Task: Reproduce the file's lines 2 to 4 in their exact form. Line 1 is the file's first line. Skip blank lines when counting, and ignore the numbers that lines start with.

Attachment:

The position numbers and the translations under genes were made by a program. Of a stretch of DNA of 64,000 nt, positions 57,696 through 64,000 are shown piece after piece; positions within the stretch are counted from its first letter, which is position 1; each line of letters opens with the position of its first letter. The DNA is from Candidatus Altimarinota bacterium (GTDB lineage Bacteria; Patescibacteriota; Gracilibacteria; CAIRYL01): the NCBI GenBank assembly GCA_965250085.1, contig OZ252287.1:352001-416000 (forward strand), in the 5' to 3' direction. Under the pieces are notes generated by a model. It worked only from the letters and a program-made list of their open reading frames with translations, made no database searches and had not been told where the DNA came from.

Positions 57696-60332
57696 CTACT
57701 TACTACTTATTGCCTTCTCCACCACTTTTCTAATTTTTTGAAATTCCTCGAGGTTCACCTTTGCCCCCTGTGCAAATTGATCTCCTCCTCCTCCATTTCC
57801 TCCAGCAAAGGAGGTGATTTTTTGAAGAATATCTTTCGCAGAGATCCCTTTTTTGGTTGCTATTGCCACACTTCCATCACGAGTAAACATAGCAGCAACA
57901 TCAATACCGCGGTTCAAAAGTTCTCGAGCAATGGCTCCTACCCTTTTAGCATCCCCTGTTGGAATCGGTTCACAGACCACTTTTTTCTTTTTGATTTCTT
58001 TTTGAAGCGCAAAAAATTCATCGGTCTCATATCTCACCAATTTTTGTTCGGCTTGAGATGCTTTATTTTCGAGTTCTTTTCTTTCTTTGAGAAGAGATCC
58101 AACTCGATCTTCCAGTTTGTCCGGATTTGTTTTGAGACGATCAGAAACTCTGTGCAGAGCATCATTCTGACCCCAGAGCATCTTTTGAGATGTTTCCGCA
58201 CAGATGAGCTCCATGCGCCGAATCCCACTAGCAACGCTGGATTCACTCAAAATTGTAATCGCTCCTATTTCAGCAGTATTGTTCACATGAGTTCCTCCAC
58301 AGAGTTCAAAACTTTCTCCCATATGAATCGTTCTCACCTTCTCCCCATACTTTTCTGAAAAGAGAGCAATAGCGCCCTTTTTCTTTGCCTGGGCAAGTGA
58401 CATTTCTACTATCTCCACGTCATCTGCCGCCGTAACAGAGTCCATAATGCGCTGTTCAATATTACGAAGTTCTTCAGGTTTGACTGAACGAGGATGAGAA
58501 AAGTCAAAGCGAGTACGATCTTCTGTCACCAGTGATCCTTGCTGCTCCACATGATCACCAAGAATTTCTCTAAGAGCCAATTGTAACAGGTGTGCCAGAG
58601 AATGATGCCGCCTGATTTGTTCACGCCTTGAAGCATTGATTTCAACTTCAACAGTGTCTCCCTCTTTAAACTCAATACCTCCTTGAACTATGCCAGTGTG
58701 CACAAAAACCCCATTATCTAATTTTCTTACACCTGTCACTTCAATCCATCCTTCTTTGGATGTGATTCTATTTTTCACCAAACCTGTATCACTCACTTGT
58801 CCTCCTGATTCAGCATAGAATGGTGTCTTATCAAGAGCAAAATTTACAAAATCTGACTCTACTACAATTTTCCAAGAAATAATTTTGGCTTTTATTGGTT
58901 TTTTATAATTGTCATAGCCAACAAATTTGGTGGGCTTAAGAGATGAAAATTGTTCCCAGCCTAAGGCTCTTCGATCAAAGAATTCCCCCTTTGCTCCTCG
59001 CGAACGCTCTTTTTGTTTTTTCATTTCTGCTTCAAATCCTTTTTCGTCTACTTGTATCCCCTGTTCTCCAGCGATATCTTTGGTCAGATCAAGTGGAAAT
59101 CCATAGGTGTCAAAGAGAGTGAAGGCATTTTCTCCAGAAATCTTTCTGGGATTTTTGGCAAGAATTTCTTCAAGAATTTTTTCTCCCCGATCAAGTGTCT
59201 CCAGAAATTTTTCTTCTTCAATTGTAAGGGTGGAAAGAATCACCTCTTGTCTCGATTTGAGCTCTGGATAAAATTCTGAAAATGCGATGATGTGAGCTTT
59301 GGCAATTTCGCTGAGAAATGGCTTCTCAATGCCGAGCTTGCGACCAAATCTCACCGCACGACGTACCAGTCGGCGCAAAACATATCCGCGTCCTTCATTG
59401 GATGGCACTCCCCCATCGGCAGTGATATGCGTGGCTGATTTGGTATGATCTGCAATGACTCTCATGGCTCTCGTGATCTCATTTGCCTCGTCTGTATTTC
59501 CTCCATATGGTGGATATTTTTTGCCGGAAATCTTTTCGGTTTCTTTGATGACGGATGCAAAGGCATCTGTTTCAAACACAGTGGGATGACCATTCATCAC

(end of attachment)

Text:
Positions 57696-60332
57696 CTACT
57701 TACTACTTATTGCCTTCTCCACCACTTTTCTAATTTTTTGAAATTCCTCGAGGTTCACCTTTGCCCCCTGTGCAAATTGATCTCCTCCTCCTCCATTTCC